The Musings Of An Opinionated Sod [Help Me Grow!]


Even If You’re An Employee, You’re A Business Owner …
September 13, 2016, 6:15 am
Filed under: A Bit Of Inspiration, Attitude & Aptitude, Interviews, olympics

So I’ve written before about the value in starting your own business … and I still wholeheartedly stand by that.

However I recently read an interview with the actor Michael Keaton, that made me re-think a bit about what ‘starting your own business’ really means.

I love how he connects choosing a role with running his business.

It’s so obvious, but I never thought of it that way before.

But this is exactly how everyone should look at what they do … even if you are an employee of someone else.

What are you choosing to do?

What are you choosing to accept?

What are the standards you will work to and will expect from others?

Sure, some of these things are easier to control when you literally run ‘your own business’ … but if we acknowledge that our careers are ultimately in our own hands, then looking at what we do through the lens of it being ‘our own business’, may make us sharper on what we do and what we are willing to do. Or – as is sometimes even more important – what we won’t.


22 Comments so far
Leave a comment

If I’m a business owner, my decisions mean I could have run enron.

Comment by Billy Whizz

But taking advice from Keaton through you is even worse.

Comment by Billy Whizz

What’s a career?

Comment by John

Aren’t you a career comment writer?

Comment by DH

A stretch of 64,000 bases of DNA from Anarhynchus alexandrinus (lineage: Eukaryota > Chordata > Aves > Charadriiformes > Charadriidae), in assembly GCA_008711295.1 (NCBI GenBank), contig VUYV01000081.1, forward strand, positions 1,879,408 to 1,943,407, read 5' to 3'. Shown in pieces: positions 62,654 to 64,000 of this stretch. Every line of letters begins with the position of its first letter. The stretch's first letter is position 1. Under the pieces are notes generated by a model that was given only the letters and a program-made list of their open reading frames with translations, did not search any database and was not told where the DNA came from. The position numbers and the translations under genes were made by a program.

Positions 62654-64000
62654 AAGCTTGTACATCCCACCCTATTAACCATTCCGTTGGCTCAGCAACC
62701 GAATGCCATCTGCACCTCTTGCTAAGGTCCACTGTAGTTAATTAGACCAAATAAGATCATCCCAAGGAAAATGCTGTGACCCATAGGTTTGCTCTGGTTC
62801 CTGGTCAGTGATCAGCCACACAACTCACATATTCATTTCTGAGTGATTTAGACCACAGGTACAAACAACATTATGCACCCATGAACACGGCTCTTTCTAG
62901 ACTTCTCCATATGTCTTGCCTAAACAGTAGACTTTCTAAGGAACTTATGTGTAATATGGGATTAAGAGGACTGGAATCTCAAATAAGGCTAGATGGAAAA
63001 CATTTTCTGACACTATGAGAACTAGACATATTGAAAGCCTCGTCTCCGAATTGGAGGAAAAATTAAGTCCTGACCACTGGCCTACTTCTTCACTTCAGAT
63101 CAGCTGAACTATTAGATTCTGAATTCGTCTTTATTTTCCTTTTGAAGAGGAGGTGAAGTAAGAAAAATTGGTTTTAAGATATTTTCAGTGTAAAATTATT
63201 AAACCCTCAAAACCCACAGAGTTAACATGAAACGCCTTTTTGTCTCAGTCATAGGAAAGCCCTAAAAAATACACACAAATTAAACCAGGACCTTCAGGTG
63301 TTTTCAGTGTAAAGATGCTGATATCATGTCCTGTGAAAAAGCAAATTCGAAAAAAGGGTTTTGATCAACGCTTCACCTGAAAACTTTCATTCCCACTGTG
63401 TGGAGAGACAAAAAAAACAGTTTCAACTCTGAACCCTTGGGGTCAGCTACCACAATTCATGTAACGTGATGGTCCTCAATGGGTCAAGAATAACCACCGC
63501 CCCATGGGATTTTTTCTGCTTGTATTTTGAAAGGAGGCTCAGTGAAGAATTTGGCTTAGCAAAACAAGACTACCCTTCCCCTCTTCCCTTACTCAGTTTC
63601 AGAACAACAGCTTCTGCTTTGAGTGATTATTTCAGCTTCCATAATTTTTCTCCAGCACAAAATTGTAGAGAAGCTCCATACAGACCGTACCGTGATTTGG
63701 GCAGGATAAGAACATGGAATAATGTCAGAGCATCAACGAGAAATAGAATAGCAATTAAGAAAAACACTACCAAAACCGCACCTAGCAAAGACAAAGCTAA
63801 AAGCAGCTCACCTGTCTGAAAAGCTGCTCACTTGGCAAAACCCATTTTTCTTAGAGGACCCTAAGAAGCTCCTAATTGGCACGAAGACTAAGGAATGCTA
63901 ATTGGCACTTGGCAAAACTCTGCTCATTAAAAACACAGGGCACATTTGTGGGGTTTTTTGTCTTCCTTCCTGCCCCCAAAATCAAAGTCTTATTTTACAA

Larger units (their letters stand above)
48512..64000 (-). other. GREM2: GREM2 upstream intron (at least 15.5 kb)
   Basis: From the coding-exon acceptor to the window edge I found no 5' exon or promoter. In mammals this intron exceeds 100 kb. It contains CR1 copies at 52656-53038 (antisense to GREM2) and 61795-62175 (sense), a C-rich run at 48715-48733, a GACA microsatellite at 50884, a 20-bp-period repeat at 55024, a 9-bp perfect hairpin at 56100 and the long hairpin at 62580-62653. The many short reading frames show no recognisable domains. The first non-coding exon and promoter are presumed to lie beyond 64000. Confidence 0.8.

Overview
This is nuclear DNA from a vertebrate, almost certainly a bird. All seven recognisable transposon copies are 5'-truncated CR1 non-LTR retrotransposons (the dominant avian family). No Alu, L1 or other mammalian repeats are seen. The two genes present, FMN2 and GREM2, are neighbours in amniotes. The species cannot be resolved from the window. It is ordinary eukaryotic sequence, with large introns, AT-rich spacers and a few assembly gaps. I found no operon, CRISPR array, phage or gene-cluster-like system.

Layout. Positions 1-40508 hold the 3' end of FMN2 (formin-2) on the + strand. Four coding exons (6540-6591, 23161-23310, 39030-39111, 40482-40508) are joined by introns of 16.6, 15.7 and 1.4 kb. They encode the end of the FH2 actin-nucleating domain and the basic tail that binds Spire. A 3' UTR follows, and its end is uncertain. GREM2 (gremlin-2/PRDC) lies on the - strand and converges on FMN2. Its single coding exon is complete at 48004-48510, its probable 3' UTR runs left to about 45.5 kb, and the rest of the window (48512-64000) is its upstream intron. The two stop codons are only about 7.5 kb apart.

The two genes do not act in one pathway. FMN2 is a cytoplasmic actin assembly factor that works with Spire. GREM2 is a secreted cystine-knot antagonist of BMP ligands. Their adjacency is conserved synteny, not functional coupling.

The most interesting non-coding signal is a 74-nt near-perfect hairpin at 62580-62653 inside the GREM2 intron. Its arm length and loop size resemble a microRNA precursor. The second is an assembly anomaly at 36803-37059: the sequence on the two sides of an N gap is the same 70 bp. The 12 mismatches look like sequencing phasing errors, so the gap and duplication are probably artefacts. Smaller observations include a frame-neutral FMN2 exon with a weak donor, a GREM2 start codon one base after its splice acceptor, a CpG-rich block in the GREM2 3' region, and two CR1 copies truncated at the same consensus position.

Career, verb: “To move swiftly in an uncontrolled manner or direction”. As in, “career from one disaster to the next”.

Comment by Ian Gee

I think John will prefer that definition.

Comment by Rob

doddsy is that definition.

Comment by andy@cynic

The theory works because if people are a small business, then companies are the conglomerate trying to put you out of business.

Comment by DH

Not companies. Managers. Screwed that up.

Comment by DH

A career comment writer wouldn’t have done that.

Comment by John

You’ve just proved my point.

Comment by DH

I doubt that very much.

Comment by John

So close and yet so far.
Hope the weekend wasn’t too tough Dave.

Comment by Rob

Interesting perspective. But in such a competitive market, I wonder if people only have that power once they have established their credibility. I can’t imagine a junior getting away with dictating what they will or won’t work on. Well, you might have given it a good go Robert, but I’m talking normal people.

Comment by George

+1

Comment by Pete

Fair point … but I would say the best example of it is Baz. Sure, it was from another time, but in terms of ‘managing his career’ [even if he was doing it because he was a cheeky and nosy bastard], he’s better than Michael Keaton could ever be. Probably earns more than him too.

Comment by Rob

without me he would be fucking nothing. and what have i got out of it? a fucking pair of shitty earphones when i lost mine at his house 5 fucking years ago. prick.

Comment by andy@cynic

What a great way to look at your career. I think the actor analogy is particularly good because it encourages you to round yourself out rather than focus on one type of role, which may be good in the short-term but could also make you redundant down the line.

Comment by Pete

That’s a great perspective too. Though diversity in the acting industry is far more preferable than in pretty much every other industry.

Comment by Rob

why the fuck would i take advice from someone who was in jack fucking frost?

Comment by andy@cynic

To be fair, he’s been in less shit than most Hollywood A-listers.

Comment by Rob

I know you are paraphrasing the viewpoint of someone else, but this is fantastic advice. Even for someone heading towards the end of their career. You have been writing some excellent posts of late Robert. I hope it continues.

Comment by Lee Hill




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